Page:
Min Song (American, b. 1982, Los Angeles) lives and works in Chicago, Illinois. She received her M.F.A. from UIC in 2011. Her recent group and solo exhibitions include Wood Works, A+D Gallery, Chicago; Bowling Alone at Andrew Rafacz Gallery; 24HOUR/25DAY, New Capital, Chicago; Small Scale Lifestyles at Seerveld Gallery, Palos Heights; Small Scale Lifestyles II at Happy Collaborationist, Chicago; Min Song at Michael Jon, Miami. Song’s most recent solo exhibition was at Trompe l’Oeil Depression at Young Art, Los Angeles this month.
Tell us a little bit about yourself and what you do. I make and think about art. I really stress myself out by doing both, but they are ultimately very fulfilling. Very fulfilling and very stressful.
How did your interest in art begin? I expressed an interest in it at age three and my parents were (and have remained) very supportive of that. There were many heart-shaped mugs that were made at the start of that period. If you know my work, it may come as no surprise that I was coloring inside the line even at that age (all true!). On a more serious note, I went to Los Angeles High School for the Arts where the students took five art classes a semester and the French teacher made us commit Paul Verlaine poems to memory and showed us Truffaut, Godard, and Rohmer films. I looked through every single issue of Domus at the school’s library one year. In the 30 art classes I had taken by the end of school, LACHSA had taught me about Minimalism, LA art of the 60s and 70s, performance art, Pop Art, early 20th-century American and European art and design, and so on. Those three years of high school education was crucial in my wanting continue to study art at SAIC.
If you had to explain your work to a stranger, what would you say? Right now, I would say the work is about collapsing the two- and three-dimensions onto one another. I no longer paint but my interest in the image continues to manifest itself through sculpture, mainly in the way I think about surface. The photographs I use in conjunction with sculpture are becoming more studio-specific in their meaning. I’ve recently started to re-appropriate the found images that I’ve used in older work, along with personal travel photos and install shots of my previous shows.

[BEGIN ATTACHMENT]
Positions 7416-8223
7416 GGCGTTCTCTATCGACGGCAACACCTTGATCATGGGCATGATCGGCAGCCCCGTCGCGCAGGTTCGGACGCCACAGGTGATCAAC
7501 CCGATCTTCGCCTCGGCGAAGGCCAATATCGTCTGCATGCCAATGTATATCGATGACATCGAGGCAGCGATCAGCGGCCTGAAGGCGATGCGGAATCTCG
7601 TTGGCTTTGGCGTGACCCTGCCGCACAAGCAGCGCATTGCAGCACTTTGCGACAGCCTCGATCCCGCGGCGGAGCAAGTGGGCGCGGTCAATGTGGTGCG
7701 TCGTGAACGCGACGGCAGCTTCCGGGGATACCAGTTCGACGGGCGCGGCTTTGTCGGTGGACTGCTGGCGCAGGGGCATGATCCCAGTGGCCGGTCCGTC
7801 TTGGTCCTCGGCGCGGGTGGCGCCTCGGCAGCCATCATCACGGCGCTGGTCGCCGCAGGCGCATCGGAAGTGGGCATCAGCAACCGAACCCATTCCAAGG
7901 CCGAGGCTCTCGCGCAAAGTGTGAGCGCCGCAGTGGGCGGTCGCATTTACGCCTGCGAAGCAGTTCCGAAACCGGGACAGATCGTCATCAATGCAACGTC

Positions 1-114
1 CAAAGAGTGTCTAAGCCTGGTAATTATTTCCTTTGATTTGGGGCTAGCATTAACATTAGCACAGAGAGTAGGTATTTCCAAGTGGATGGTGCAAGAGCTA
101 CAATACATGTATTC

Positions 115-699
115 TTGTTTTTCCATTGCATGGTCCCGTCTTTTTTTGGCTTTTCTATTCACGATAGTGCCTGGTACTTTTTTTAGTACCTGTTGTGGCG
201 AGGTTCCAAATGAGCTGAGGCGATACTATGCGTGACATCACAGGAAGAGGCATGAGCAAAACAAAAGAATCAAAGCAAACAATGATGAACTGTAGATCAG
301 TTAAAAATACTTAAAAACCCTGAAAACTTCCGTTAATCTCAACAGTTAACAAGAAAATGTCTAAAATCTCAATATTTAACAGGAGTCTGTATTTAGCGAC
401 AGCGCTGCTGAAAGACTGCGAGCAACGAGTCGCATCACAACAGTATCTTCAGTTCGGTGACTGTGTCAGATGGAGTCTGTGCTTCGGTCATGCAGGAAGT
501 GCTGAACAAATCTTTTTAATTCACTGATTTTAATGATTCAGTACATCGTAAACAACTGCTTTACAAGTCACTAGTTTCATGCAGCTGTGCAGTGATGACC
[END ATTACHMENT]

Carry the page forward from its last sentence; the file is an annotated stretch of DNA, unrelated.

What artists are you interested in right now? Ken Price, William Leavitt, Dagobert Peche, Alex Chitty, Bjarne Melgaard, Valerie Snobeck, Bruno Munari, Manfred Pernice, Paul Forney, Alastair Morton, Kiki Kogelnik… too many to name. There really are too many. Architektur für Kinderis is not an artist, but it’s a great website full of interesting and insightful permutations of the playground by artists, designers, and architects.
What’s your favorite thing about your city? The AIC! And the many, many great artists who are teachers and friends. Chicago is very affordable. I have noticed that the schools are always willing to share their resources and are encouraging of any artist doing research in both art and in many disciplines related to art.
What was the last exhibition you saw that stuck out to you? It’s a toss-up between Bruno Munari: My Futurist Past at the Estorick Collection and La Carte D’Après Nature at Matthew Marks. Environments and Counter Environments at the Graham Foundation was great, too.
What do you do when you’re not working on art? Not working on art, as in, when I’m not in the studio? I go on very long walks, look at buildings and things, go to art shows, hang out with friends, talk with them about art and life, try to travel as often as possible, try to get in a good meal, watch comedies…things like that.
If you hadn’t become an artist what do you think you’d be doing? Marine biology or forensic pathology, for sure.
What are you listening to right now? I’m digging how American Howard Hanson sounds—some of his pieces I’ve heard are very majestic and matter-of-fact. My three favorite musicians from the last 40+ years are Scott Walker, John Cale, and Robert Wyatt, so no matter what I’m listening to at any given time, their music always find a way to stay close to my life. I don’t like everything they’ve done, but I have so much respect for their work and how their music influenced what I listen for when I listen to music. Melina Ausikaitis in Chicago has been making very strange music in the last couple of years, like she’s the new, American version/extension of Brigitte Fontaine. Her performance with Matt Jencik last month at Empty Bottle was amazing. Space Lady’s Greatest Hits by Space Lady was re-released early this year and it blew my mind when I first heard it. Krautrock, classical music, Italian horror movie soundtracks, British psych and all its offshoots, I love them all and listen to them all the time.
Can you share one of the best or worst reactions you have gotten as a result of your work? Someone said, after talking to me and seeing my work, that I was very sane. Otherwise, I get “weird” a lot.